Thursday, July 30, 2015

The History of U.S. Route 6

By now you’re well aware that U.S. Route 6 is the Grand Army of the Republic Highway. But did you know it has another historical designation and is named for a famous president?

You can find out all about it in this article I wrote for the July 2009 issue of the Black Swamp Trader & Firelands Gazette. It appears here courtesy of that publication.

U.S. 6: A Historical Highway by Any Name
By Dan Brady
Many famous American highways have their fans and enthusiasts. There are associations, clubs and websites devoted to the Lincoln Highway, the National Road and the much-celebrated U.S. 66. But here in northern Ohio, we have an often-overlooked transcontinental U.S. highway that enjoys not one but two historical designations. We know the road as U.S. 6, but it also goes by two other names: the Roosevelt Highway and the Grand Army of the Republic Highway. Let’s look back at how U.S. 6 started out on the road to fame.
In the early days of motoring, various private trail associations developed the nation’s first interstate highways by erecting signs to promote their sponsored routes, such as the Dixie Highway and the National Old Trails Road. Eventually, there were hundreds of these named trails and, with many of the routes overlapping, it began to get confusing for the motorists.
Finally, in 1925 the federal government devised a standardized numbering system that would replace the named roads. Major east-west routes would be assigned numbers ending in zero, from U.S. 10 in the north to U.S. 90 in the south. North-south routes would be numbered odd from east to west, and minor east-west roads would be numbered even from north to south.
With this system in mind, it’s obvious that U.S. 6 was not planned as a major east-west road. It was conceived originally as a short route between Providence, Massachusetts and Brewster, New York. But as roads were improved, highway officials began to extend U.S. 6 on the map until by 1927 it stretched across Pennsylvania.
Vintage Brochure
(Dan Brady Collection)
Meanwhile, Pennsylvania had already designated the road that would become U.S. 6 as the Roosevelt Highway back in 1923, to honor President Theodore Roosevelt. Through the promotional efforts of the Roosevelt Highway Association, U.S. 6 would retain its Roosevelt Highway name after the new numbering system was in place. In fact, the Roosevelt Highway Association envisioned a coast-to-coast highway to rival the Lincoln Highway, and lobbied for additional extensions across Ohio and to the West.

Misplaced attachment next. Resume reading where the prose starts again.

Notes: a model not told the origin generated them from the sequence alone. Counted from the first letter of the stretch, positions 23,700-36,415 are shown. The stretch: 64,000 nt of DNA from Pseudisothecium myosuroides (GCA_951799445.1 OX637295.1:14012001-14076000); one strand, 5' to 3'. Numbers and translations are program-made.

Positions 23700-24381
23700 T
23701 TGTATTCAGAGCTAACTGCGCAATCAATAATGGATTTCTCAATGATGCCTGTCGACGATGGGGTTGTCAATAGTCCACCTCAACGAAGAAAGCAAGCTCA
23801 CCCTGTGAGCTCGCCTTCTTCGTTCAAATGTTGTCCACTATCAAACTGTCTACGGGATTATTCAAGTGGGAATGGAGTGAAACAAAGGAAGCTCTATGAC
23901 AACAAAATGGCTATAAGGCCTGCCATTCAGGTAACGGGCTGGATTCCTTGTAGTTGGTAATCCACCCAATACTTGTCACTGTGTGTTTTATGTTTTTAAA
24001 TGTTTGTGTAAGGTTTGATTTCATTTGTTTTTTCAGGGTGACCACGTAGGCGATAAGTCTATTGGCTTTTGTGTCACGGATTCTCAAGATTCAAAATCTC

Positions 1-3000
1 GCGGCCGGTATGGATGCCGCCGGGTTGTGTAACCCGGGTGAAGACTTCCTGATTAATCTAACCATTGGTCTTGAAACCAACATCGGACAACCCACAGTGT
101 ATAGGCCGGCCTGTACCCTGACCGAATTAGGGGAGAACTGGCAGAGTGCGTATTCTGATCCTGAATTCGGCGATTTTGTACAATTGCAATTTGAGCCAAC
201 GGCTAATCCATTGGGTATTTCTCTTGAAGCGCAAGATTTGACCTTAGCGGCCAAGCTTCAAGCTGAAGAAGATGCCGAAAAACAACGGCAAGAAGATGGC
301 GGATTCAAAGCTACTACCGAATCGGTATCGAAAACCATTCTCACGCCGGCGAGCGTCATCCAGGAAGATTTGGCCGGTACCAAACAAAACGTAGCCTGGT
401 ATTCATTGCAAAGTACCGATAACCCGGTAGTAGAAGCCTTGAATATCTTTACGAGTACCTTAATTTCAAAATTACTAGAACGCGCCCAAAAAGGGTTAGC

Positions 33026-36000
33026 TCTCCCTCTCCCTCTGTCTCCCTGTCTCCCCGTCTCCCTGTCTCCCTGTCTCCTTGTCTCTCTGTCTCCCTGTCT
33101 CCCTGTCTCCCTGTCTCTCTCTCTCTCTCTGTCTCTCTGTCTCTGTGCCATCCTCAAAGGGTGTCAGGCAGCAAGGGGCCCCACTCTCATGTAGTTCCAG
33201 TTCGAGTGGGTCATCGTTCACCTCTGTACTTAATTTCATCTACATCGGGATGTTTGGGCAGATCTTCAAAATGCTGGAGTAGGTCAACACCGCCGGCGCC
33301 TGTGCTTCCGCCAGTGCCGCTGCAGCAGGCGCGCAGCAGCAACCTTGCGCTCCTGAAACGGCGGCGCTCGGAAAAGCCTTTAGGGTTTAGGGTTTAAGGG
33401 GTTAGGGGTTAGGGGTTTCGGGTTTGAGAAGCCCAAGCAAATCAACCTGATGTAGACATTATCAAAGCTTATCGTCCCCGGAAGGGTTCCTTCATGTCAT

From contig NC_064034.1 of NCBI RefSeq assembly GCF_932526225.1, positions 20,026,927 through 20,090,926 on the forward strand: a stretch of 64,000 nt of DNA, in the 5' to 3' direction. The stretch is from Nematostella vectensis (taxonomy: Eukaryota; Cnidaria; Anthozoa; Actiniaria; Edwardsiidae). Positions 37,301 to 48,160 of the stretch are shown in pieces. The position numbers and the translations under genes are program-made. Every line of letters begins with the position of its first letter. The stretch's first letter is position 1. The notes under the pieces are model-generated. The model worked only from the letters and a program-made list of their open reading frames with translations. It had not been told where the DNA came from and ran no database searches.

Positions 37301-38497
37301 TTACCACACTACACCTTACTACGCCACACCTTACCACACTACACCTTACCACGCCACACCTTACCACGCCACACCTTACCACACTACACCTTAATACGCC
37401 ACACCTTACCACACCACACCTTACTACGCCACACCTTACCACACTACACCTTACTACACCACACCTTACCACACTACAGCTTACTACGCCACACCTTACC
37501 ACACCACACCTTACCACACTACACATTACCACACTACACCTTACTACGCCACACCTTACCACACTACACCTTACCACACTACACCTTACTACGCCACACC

By 1931, U.S. 6 was extended to Denver, Colorado. In January 1937, with the extension of the highway from Denver to Los Angeles, U.S. 6 became a transcontinental route and the longest U.S. highway at that time. The coast-to-coast Roosevelt Highway was consequently promoted as “the scenic way from the Atlantic to the Pacific” in brochures that included attractions such as Yosemite National Park and Ohio’s own Cedar Point.
Even before U.S. 6 had achieved its status as a coast-to-coast highway, it had attracted the attention of two Civil War organizations, the Grand Army of the Republic (GAR), comprised of veterans of the Union forces, and the Sons of Union Veterans of the Civil War (SUVCW). The SUVCW had hoped to name a memorial highway to honor the fallen Union soldiers, and U.S. 6 was an appealing choice as it extended across the country.
And so, in 1934 Major William L. Anderson of the U.S. Army proposed designating U.S. 6 as the Grand Army of the Republic Highway. Each of the fourteen U.S. 6 states was asked to act on the proposal, and over time all of the states passed legislation to officially adopt the name. Uniquely shaped highway signs with the star-shaped GAR insignia were erected in all of the states.
On May 3, 1953, a formal dedication of the Grand Army of the Republic Highway took place in Long Beach, California with service organizations including the SUVCW in attendance. A monument was placed in front of the Municipal Auditorium “in memory of the heroic services and unselfish devotion of the Union Soldiers, sailors and marines who laid down their lives on the altar of sacrifice during the Civil War.”
Today, the Grand Army of the Republic Highway designation appears to be making a comeback, with old and new signs found in all fourteen states. In Ohio, Sheffield Lake has one sign in the original design and Andover has two signs at the village square identifying the route.
Although its Roosevelt Highway designation is not well known except in Pennsylvania, U.S. 6 remains the Grand Army of the Republic Highway officially in Ohio and across the country, keeping alive the memory of those who fought to preserve the Union.

Vintage Brochure
(Dan Brady Collection)

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